How to file property tax returns and appeal valuations for oil and gas properties

Very little is straightforward about the oil and gas industry — especially when it comes to taxes and property valuation. Whether you’re a working interest owner (WIO) or a royalty interest owner (RIO), you likely have concerns about getting accurate property tax valuations and filing returns correctly.

To that end, we’ll review some of the complexities around: 

Filing basics for oil and gas property taxes

One of the most important concepts to understand about property taxes in the oil and gas upstream market is real vs. personal property

To break it into simple definitions:

  • Real property is anything permanent, such as buildings, infrastructure, and the land itself.
  • Personal property refers to movable items owned by your business, like trailers, vehicles, furniture, and equipment.

While you do have to pay property taxes, you likely won’t have to file returns for real property. However, in most states, you’re required to file a return for your personal property. 

For tax purposes, are oil and gas real property or personal property? Well, they’re both. Prior to extracting oil or gas, they’re considered real property. Once oil and gas have been brought to the surface and can be moved, they’re considered personal property. 

When preparing returns for oil and gas properties, you’ll include the costs for personal assets like pumped oil, as well as surface equipment used in the extraction process, such as pipelines, pumpjacks, and drilling rigs. But all that untapped stuff? You don’t have to include oil, gas, or other mineral interests still in the ground. 

Once you submit your return to your local assessor, they review and value your assets. They send a valuation notice and you can review it to determine whether to accept or appeal the assessment.

Why is my property tax valuation so high?

There are several reasons why a property tax assessment may cause a bit of a shock. In addition to human error or miscalculation on the assessor’s part, some common reasons for an artificially high valuation include:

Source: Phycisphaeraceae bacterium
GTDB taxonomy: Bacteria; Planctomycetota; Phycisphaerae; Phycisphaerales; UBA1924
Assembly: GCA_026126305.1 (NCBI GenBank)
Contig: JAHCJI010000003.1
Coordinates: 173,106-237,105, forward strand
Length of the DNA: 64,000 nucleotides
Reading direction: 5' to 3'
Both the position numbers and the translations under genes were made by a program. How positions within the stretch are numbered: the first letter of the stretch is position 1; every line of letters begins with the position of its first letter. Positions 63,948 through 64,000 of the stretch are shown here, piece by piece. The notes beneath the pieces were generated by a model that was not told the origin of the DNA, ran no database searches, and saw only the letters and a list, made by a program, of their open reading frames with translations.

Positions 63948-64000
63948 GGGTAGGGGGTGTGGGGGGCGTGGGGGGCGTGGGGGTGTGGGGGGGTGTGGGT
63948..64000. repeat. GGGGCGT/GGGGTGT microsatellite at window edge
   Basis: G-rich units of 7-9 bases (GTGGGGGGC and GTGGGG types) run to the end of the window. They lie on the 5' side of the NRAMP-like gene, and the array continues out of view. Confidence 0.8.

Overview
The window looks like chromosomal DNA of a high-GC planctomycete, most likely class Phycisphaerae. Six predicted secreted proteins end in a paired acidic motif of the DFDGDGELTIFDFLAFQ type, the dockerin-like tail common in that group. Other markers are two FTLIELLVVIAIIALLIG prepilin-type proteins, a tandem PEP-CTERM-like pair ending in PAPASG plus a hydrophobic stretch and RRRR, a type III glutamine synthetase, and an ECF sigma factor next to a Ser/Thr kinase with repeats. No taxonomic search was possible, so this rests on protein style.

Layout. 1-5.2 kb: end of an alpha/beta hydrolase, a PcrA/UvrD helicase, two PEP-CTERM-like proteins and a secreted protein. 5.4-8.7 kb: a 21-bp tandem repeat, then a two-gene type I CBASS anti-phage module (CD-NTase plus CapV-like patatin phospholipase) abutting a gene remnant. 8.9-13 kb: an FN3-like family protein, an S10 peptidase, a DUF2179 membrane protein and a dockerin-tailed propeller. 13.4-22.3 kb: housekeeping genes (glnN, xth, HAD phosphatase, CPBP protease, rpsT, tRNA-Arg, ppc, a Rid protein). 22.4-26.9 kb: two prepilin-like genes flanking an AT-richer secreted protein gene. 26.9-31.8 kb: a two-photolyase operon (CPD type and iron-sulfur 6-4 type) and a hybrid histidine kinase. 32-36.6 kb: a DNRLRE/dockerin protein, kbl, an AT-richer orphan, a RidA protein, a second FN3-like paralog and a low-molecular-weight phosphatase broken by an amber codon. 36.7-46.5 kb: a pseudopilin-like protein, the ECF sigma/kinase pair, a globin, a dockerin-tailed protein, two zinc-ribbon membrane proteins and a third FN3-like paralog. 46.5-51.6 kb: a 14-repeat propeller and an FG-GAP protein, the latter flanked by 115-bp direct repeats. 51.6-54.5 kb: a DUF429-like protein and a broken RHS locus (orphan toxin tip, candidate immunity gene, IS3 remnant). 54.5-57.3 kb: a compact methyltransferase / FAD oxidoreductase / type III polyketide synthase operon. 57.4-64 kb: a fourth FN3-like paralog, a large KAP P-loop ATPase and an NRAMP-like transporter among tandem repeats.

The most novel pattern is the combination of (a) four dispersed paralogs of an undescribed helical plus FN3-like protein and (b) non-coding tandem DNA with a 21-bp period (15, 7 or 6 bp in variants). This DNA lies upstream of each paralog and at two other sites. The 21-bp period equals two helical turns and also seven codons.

• You’re being assessed for property you’ve moved, sold, or leased
  • Some of your assets were counted twice
  • Your property was underdepreciated, inaccurately recorded, or overvalued for your location
  • Your property value increased by an unreasonable, or even illegal amount

If you believe your valuation is too high, you have the right to appeal. Both WIOs and RIOs have a right to appeal, but the motivation to do so will differ for each type of owner. 

WIOs typically have multiple properties to worry about. As such, they may opt to skip the appeals process for any one property. Simply put, the return on investment may not be worth it unless the valuation is significantly higher than expected.

RIOs typically have fewer properties, and a high valuation has a more significant impact. They retain the right to appeal a valuation even if the WIO chooses not to. However, an RIO will likely need to work with the WIO to obtain the information needed, including a full list of operating expenses and other details, in order to justify lowering the valuation.

If an RIO can demonstrate the value of an appeal to the WIO, they can partner to build a stronger case for any conversations with the assessor or hearings with the appeal board.

How to appeal high oil and gas property tax valuations

The first step in the property tax valuation appeals process is to notify the jurisdiction via a letter or official notification form. You typically have about 30–45 days from the time you receive your valuation notice.

You’ll get confirmation your notice of appeal has been received and the jurisdiction will schedule a hearing, letting you know how much time you have to put your case together. In some states, hearings can happen as early as 30 days after receiving your notice of appeal; in others, it could take up to a year to get your assessment adjusted.

A couple important things to note:

  • You can always withdraw an appeal, but you can’t file one after the deadline passes. If you’re in doubt, begin the appeals process while you determine the accuracy of the assessment.
  • An appeal doesn’t necessarily extend your remittance due date, so you may have to pay the higher bill before your case is settled. Not doing so could result in fines and fees for overdue taxes.

Simplifying oil and gas property tax returns and other challenges

Filing property tax returns and managing valuations can be a significant time investment for businesses, especially when you’re already managing the nuance and complexity of taxes and regulations for the oil and gas industry. 

Luckily, you’re not on your own. Avalara Property Tax includes automated workflows that make filling out returns faster and more accurate. A tax calendar helps your team easily track deadlines for returns, appeals, and tax bills.

You can use Avalara Property Tax to:

  • Verify mailing addresses and key dates
  • Compare assessed values to those on your return and against prior years’ assessments
  • Track various oil and gas interests to simplify assessment and tax bill management
  • Create thousands of returns packages, complete with cover letters, return forms, and attachments, in minutes

Contact us today to find out if Avalara Property Tax is right for your business.

Recent posts
What is the pink tax?
Pump it up: 3 ways technology and automation can simplify oil and gas property taxes
What is communication service tax and which companies have to pay it?
2023 Tax Changes blue report with orange background

Avalara Tax Changes 2024: Get your copy now

Stay ahead of 2024’s biggest tax changes with this comprehensive, compelling report covering seven industries.

Read the report

Stay up to date

Sign up for our free newsletter and stay up to date with the latest tax news.